#26 Comment By JakeSox On July 13, 2008 @ 6:02 pm

I’m in the camp that the DM owns the story and the NPCs. I’m a Railroader too, but not where the train can only lead to one station.

In general, I really like the theme of the PC finding out that everything is not as simple as they thought, since that’s part of growing up. Where I might have taken it differently myself would be:

In prior sessions, foreshadow that the PC does not know the whole truth, which prepares her for the surprise and even gives them a chance to guess it. Heck, she might feel robbed if the surprise isn’t big enough.

Don’t have an expected outcome (the recociliation). I like to end it at a decision instead. It would be better for the PC to decide the outcome. For example, the mother could say the father is not the hero she thinks and has done something wrong, perhaps mury story of killing some innocents. This gives the PC the chance to say the mother is wrong, and presents the opportunity to confront the father to find the truth. Even if the truth is ugly, then the PC can decide to be a true hero. Soap operas, serials, etc, are rarely decisive or final because that end the story too soon.

In my most recent recent campaign, one of the PCs had long lost brother. As it turns out, the LLB was happily working for the enemy. When the PC came upon the LLB and found out he didn’t need rescuing, he had a decision: Let the LLB live their own life or fight/rescue them regardless of their wishes. The PC chose to latter, so the LLB never morphed into a BBG, as I had planned, but was not fixed upon.

– The abuse angle. That made it so the mother had to be right. In fact, the female player may be a little more sensitive on that issue or feel railroaded into having a particular reaction. I like to stay away from real-world issues like domestic violence or addiction, which are not easily solved with swords, spells, or even diplomacy checks. It reminds me of reading Watchmen for the first time and wondering how you do that in a comic, which I guess the answer is that its not really a comic.

OK, to recap, have surprise decisions not outcomes. Stay in fantasy subject matter.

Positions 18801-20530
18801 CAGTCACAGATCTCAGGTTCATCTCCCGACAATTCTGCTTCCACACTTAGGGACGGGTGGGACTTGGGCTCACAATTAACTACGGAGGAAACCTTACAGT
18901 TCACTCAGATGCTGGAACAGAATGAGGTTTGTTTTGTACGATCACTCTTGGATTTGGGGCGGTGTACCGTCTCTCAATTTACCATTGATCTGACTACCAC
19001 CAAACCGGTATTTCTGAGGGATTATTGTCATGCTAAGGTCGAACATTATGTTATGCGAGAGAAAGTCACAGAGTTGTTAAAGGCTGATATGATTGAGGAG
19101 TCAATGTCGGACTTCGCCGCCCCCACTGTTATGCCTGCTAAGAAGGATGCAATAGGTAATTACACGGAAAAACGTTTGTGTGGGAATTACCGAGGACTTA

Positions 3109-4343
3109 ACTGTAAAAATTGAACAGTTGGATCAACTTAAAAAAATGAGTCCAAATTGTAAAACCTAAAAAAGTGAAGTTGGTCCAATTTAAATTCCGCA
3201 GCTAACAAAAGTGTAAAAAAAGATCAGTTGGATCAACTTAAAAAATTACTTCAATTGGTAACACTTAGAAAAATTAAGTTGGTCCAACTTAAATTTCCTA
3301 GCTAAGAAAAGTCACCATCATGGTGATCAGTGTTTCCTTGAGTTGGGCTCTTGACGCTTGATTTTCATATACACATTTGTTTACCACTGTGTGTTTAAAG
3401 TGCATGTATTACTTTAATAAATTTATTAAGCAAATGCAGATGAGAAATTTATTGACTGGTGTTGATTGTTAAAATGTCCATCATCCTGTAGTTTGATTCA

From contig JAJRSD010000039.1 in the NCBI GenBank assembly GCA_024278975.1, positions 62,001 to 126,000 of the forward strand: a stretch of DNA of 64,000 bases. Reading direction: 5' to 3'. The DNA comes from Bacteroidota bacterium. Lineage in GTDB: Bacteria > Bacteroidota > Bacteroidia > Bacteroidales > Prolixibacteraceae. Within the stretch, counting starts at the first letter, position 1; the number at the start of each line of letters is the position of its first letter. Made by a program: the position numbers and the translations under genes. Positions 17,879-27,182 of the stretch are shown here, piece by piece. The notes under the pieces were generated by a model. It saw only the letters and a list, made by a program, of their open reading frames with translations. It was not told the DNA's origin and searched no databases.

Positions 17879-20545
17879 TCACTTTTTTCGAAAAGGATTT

#27 Comment By Patrick Benson On July 14, 2008 @ 9:22 am

I disagree with the idea that the player owns the back story. The player owns the character concept, and I as the GM should not eliminate the back story. At the same time, if I can expand upon the back story and reveal details that were hidden from the character why shouldn’t I?

There are two things a GM cannot do: 1) speak for the PC and 2) describe what the PC does. Those are absolutely in the player’s realm. NPCs, including characters introduced by the back story, are in the GM’s realm.

Now if a GM expands upon a PC’s back story with new details that perhaps the player objects too that is not violating either of the two rules. The player can still have the PC react and say whatever the player wants.

If the player wants certain back story elements to remain “untouched” that is stepping into the realm of the GM. You provide a back story for the purpose of giving the GM hooks as well as an idea of how you want your character to develop. You are providing material for the GM to work with. Let the GM work with it. He or she shouldn’t change the back story, but if the GM finds cracks that he or she wants to expose that is perfectly fine.

And I don’t Walt was forcing a reconciliation. The player’s PC might still have been distanced from the mother. Just because the GM expands upon the back story doesn’t meant that the player has to change how the PC behaves. A GM should be ready for the PC to react in anyway that the player deems appropriate. It goes back to the two rules.

As I once told a player who was hogging the spotlight and causing the group problems “This isn’t your novel. This is our game. It only works when you surrender control to the group at times.”

#28 Comment By Alan De Smet On July 14, 2008 @ 9:47 am

There are a number of commenters who insist that the GM has always have NPC control, including backplot NPCs. I simply remind you: that is not a fundamental part of playing an RPG. The mere existance of a GM isn’t a fundamental part of playing an RPG! Different groups will have different preferences for how much control to cede and under what circumstance. If you strongly prefer that the GM have absolute control of backplot NPCs, that’s a perfectly fine way to play. But recognize that it’s just one particular style of valid play in a wide spectrum of fun options. Given the breadth of styles of RPG play, almost any absolute statement, like “the GM has absolute control over NPCs”, is going to wildly wrong for piles of games where people are having a blast.